Class cancellations, pay gaps drive ongoing faculty strike

Adjunct faculty at Columbia College in Chicago are standing strong, entering week three of a strike that is holding administrators accountable for undervaluing faculty and harming students. 

students on strike hold signs in support of the strike

At the center of the strike is the cancellation of more than 300 course sections, causing students to go without the classes they need to graduate and part-time faculty to go without the per-class income they need to make ends meet. Administrators canceled the classes without consulting faculty, and the Columbia College Faculty Union has filed an unfair labor practice in response. 

At the same time, remaining classes are increasing in size, sometimes quadrupling—and students say they are reconsidering their enrollment at a school that promised small class sizes with highly accomplished, professionally active faculty. Tim McCain, a theater instructor, had a class with “maybe 20 students in it, then all of a sudden it ballooned up to 85,” he says. “Faculty-student interaction is key, and they’ve lost all of that,” says Reginald Wilson, a design instructor.

Adjunct faculty at Columbia are among the most vulnerable in academia, but they are not the only ones. Across the nation, as the AFT reports in its recently released “An Army of Temps: AFT Contingent Faculty Quality of Life/Work Report,” job security, low pay and lack of respect plague a profession where the majority of classes are taught by adjuncts and contingent faculty. 

At Columbia, adjunct contracts go from semester to semester; some adjuncts don’t know whether they’ll have any work just days before the semester begins. They are often assigned only two classes per semester, which amounts to about $30,600 a year. Because of this instability, adjuncts often teach at other campuses as well, cobbling together a schedule that has them zipping around the greater Chicago area and still making so little that many of them qualify for government benefits like Supplemental Nutrition Assistance Program benefits.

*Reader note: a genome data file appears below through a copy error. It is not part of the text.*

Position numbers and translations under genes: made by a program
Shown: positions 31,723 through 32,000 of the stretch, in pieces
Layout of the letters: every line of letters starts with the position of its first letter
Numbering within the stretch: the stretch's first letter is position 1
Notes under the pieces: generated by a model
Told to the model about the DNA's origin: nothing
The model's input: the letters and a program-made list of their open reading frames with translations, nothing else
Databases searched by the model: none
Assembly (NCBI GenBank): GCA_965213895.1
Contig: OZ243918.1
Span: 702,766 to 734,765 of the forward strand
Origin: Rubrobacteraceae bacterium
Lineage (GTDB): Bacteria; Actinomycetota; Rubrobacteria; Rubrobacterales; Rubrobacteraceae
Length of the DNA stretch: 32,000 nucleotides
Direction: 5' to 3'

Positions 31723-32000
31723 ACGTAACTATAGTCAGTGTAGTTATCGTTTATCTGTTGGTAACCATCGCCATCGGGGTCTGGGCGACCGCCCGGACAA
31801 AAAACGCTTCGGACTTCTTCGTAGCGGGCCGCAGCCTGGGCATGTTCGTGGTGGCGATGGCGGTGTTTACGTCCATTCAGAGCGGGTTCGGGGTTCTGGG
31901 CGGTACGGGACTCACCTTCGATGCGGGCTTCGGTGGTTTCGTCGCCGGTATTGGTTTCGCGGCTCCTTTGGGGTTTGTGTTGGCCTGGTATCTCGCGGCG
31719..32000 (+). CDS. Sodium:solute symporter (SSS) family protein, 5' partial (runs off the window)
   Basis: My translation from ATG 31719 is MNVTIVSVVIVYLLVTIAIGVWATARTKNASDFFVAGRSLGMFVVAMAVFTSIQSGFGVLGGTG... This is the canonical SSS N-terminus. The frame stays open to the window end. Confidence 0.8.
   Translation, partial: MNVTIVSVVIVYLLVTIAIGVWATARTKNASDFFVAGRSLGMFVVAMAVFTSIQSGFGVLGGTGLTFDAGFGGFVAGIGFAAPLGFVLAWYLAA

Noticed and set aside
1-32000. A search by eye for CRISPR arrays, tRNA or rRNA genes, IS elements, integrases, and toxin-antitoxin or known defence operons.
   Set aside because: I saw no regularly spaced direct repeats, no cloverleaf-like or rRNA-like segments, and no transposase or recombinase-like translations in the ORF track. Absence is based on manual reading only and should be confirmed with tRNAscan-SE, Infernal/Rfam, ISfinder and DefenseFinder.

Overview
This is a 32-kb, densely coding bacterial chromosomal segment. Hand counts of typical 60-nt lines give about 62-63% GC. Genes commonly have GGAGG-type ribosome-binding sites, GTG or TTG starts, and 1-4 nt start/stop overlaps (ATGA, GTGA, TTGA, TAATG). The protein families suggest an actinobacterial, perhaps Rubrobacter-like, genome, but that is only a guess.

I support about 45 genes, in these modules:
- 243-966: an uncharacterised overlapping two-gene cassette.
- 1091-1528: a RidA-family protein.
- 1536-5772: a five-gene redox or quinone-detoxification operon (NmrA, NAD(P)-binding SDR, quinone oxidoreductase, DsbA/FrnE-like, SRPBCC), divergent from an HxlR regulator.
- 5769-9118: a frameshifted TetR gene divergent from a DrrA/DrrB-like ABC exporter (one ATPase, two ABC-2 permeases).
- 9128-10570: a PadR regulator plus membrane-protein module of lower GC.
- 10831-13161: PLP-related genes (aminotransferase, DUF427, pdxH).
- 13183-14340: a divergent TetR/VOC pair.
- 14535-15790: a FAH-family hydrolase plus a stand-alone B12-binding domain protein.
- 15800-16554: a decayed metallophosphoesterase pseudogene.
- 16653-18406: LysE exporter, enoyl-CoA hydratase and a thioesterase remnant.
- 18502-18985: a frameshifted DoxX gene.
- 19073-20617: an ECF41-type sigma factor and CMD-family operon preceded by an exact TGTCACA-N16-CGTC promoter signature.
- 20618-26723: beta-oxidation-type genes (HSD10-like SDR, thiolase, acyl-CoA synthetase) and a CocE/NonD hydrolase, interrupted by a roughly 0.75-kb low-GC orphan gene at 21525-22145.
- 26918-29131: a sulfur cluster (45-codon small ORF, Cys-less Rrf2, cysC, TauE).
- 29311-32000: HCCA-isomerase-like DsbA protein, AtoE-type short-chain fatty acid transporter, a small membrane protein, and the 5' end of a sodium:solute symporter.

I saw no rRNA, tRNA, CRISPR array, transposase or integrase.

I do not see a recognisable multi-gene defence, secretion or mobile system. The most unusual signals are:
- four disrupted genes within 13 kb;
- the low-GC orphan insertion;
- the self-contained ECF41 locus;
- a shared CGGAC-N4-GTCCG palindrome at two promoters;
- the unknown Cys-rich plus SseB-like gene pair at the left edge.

“The majority of faculty at Columbia College are living paycheck to paycheck,” says CFAC President Diana Vallera. “You’re counting your grocery money, you’re deciding whether you’re going to be able to make rent that month, you’re deciding whether you’re going to hit your utility bills,” says Elizabeth Swanson, a theater instructor who is on Medicaid. 

That is quite a contrast to Columbia President Kwang-Wu Kim, who earns more than $1 million a year and received a $250,000 bonus, even as classes were cut for what the college said were budgetary reasons. “Just the bonus alone would have saved 49 courses,” says Vallera. 

teachers and students on strike holding signs in a group photo

The disparity is glaring, and union members are worried that the college’s priorities align more closely with a for-profit model than with the liberal arts, personalized model that has characterized this small, private art school in the past. Founded in 1890, the college now serves many Chicago Public School graduates—30 percent of its student body—and its tuition, at just over $30,000, is about $10,000 lower than the average national cost for a year of college. 

Nevertheless, students are upset that their tuition dollars no longer ensure the broad selection of classes they expected when they enrolled, professors who are well-compensated and therefore not distracted by trying to make ends meet, and class sizes that allow them to have meaningful relationships with faculty and other students. 

“What Dr. Kim is doing is a moral outrage,” said AFT President Randi Weingarten, who joined the picket lines Nov. 3. “He’s cutting the heart out of this college for our kids.” Not only that, she told faculty, “he’s putting you on the streets and threatening your jobs every single day.”

“We should be focusing on students,” said Weingarten. “We should have more course offerings, not less. And we should be treating the people who are the backbone of [this college] with dignity and respect.”

To read an earlier story about the strike, click here.

[Virginia Myers]